I do hope he gets some more help for his PTSD. I think he needs to be in a good place himself before he can start working on your marriage. But by him being in a better place, your marriage can only improve :) Best to you

10 moms found this helpful

D.D.

answers from Boston on

Every marriage hits those annoying patches. I found that when I am having a hard time dealing with my hubby (who is a wonderful guy that I love with all my heart) I have to remind myself that he's a grown up and gets to make choices and do things I wouldn't choose or do. But its hard because his choices can impact us as a couple in the long run.

In your case with the surgery I'd say its ok to voice your opinion. My hubby actually needed both knees replaced and kept not having it done. When he'd ask I'd say 'At this point you have to ask yourself if you want to live a life that's limited due to your bad knees' and leave it at that. It took almost 10 yrs before he actually had it done but it had to be his decision although it impacted both of us.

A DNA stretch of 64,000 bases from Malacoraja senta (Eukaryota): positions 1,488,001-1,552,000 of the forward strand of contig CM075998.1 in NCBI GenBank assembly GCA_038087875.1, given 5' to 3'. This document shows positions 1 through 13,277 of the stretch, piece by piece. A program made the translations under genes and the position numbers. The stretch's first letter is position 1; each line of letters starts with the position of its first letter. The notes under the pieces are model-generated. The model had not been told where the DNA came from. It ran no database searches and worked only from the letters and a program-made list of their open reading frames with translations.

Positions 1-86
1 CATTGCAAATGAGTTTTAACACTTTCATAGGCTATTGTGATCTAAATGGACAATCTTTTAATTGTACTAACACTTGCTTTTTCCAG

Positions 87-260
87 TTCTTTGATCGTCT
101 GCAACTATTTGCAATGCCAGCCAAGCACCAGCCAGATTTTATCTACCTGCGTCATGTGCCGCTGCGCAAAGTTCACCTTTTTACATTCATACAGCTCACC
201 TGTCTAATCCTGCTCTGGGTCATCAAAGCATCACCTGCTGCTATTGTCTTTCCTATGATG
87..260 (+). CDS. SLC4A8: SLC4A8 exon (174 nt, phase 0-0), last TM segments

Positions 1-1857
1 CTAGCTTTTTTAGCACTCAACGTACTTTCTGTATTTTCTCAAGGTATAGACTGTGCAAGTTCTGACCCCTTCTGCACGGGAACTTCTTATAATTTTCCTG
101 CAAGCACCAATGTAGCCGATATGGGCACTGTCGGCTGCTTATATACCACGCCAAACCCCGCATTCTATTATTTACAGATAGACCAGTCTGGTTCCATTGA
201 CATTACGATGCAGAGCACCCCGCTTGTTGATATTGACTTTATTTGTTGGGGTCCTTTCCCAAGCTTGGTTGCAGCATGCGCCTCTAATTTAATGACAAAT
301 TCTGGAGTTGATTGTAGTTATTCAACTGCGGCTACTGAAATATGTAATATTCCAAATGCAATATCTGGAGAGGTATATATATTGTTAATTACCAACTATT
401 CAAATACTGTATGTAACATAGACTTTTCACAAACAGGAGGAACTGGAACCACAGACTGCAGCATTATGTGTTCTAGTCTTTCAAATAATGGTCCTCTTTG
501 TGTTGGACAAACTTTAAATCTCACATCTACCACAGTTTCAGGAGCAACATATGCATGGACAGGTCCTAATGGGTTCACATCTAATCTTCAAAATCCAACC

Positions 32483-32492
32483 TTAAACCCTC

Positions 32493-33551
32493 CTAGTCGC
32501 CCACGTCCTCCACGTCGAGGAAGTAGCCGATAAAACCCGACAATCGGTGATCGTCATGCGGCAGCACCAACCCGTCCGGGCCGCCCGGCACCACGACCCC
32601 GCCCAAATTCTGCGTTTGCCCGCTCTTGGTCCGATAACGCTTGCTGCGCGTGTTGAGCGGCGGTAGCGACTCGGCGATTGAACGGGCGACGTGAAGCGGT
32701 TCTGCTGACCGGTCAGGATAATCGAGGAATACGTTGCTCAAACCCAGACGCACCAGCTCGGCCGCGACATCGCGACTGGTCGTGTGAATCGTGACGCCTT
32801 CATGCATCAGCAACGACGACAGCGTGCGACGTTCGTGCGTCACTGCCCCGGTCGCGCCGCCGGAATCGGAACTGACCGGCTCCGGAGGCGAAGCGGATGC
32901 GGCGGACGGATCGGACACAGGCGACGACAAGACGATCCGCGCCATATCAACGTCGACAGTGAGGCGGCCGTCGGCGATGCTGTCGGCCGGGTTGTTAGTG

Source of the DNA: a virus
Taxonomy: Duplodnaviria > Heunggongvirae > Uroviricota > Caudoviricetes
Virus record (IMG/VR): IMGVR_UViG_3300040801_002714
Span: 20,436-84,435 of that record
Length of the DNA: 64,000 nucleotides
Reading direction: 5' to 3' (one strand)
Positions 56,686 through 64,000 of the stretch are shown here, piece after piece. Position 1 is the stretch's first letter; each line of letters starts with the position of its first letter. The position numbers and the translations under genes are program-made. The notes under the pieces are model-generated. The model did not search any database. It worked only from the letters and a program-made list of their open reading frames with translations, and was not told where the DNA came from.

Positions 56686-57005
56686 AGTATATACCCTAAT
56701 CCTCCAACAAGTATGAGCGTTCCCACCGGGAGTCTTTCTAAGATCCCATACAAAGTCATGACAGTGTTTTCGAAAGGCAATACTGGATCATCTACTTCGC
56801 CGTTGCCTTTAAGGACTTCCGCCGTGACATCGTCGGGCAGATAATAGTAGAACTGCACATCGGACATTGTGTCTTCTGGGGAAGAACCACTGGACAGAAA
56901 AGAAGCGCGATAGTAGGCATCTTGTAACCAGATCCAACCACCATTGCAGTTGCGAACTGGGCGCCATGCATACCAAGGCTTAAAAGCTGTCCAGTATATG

As far as his weight. Again not in your wheelhouse to control however load the fridge with fruits and veggies. Use a lot of veggies in your cooking.

8 moms found this helpful
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M.S.

answers from Oklahoma City on